Tuesday, December 28, 2010

Google Body Browser

My editor Jeff recently pointed me to a story about Google's recently launched Body Browser.  I was amazed at this latest creation of Google Labs.

The Body Browser is a FREE online tool that you and your students can use to explore the anatomy of the human body in a "virtual dissection" format.  Using the familiar Google Maps navigation tools, you can . . .
  • Peel (or fade) away layers of the body . . . removing the skin, then muscles, then bones, to reveal the internal organs

  • Select systems (skeletal, muscular, nervous, cardiovascular) to view

  • Click on any structure to show its label

  • Type the name of any structure in the search box to find it in the body

  • Tilt, zoom, turn the body to a variety of positions to see organs in more views that usually available in a textbook, atlas, or chart
The Body Browser runs inside any WebGL-enabled browser, meaning that you don't have to worry about having the latest Flash or Java plugins installed.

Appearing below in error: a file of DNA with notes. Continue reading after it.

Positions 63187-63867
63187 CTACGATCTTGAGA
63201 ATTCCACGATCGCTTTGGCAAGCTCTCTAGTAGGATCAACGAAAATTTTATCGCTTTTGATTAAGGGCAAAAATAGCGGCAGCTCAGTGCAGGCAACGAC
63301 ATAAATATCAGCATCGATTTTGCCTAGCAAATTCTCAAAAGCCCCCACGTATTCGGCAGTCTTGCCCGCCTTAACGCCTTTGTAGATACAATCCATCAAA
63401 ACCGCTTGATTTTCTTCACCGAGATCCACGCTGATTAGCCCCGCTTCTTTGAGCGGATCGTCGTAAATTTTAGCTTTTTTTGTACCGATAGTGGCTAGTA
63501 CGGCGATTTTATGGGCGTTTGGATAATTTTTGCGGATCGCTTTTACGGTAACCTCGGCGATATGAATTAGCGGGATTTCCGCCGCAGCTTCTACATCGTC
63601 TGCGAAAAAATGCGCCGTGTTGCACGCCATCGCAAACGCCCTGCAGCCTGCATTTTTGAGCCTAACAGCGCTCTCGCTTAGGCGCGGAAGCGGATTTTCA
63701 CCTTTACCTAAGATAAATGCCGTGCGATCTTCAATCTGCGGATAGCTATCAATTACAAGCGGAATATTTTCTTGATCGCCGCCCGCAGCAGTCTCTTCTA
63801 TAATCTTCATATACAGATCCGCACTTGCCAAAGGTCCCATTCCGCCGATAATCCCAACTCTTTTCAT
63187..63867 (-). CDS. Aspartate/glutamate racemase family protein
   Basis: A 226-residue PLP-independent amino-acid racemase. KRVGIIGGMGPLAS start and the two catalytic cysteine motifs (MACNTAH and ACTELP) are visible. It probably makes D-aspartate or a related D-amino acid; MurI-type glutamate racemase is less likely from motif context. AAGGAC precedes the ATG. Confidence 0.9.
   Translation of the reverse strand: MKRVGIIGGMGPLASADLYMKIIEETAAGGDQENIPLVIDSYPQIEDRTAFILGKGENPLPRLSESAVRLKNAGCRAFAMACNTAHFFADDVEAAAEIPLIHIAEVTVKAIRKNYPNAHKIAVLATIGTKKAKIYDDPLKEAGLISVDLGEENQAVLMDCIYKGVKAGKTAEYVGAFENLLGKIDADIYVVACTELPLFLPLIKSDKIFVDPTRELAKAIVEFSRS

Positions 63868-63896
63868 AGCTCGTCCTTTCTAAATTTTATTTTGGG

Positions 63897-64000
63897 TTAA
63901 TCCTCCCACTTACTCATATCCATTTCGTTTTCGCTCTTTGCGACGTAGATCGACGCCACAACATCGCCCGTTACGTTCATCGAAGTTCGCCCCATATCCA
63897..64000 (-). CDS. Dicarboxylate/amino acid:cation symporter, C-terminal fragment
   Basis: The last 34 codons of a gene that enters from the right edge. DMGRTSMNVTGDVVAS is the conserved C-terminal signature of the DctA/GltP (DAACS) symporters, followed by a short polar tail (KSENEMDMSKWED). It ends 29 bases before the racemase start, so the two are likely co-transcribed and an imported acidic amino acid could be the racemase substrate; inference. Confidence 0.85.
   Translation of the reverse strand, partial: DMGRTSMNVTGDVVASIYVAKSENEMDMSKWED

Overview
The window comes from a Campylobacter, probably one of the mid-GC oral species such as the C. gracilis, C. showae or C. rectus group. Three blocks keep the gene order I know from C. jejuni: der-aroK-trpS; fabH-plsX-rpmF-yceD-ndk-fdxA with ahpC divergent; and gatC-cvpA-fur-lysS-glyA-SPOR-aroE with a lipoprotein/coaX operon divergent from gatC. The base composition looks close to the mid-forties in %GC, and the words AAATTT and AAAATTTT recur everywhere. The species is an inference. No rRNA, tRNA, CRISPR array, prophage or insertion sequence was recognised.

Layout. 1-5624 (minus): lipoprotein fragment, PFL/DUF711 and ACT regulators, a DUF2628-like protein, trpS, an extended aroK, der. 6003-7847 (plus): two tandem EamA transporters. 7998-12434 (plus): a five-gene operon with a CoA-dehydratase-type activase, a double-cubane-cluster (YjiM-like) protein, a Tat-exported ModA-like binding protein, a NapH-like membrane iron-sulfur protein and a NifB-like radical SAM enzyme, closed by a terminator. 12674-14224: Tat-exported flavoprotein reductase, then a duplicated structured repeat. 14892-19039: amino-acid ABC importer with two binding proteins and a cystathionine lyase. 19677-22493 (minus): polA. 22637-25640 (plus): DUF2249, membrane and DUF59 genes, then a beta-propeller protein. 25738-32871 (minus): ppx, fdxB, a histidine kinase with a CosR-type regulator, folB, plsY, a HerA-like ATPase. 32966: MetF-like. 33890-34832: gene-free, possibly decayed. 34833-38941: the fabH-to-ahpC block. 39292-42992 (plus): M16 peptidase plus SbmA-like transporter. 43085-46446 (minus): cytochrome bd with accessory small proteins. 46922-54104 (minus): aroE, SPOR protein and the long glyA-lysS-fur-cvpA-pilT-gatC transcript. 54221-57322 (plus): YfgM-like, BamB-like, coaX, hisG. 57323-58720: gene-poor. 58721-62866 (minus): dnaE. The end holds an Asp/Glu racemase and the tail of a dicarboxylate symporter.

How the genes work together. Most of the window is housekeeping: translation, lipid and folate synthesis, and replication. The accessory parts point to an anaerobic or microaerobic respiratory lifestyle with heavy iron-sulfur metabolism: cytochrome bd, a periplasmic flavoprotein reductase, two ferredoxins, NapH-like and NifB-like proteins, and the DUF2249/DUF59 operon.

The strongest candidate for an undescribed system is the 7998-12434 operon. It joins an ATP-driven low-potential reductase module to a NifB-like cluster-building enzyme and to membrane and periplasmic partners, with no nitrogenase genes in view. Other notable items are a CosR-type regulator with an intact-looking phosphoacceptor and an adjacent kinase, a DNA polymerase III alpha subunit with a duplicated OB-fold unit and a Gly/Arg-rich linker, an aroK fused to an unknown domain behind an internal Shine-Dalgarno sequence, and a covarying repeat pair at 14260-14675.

I think Body Browser a is a great FREE tool for A&P students to have access to an online model of the human body that can be used for a beginning study of anatomy.  Because it allows the user to type in the names of organs for which they are looking, you don't need to worry about it being too high (or too low) a level for your course.

There are a few minor limitations of the Body Browser:
  • The only available specimen is female (that is, there is no male specimen available to complement the female specimen)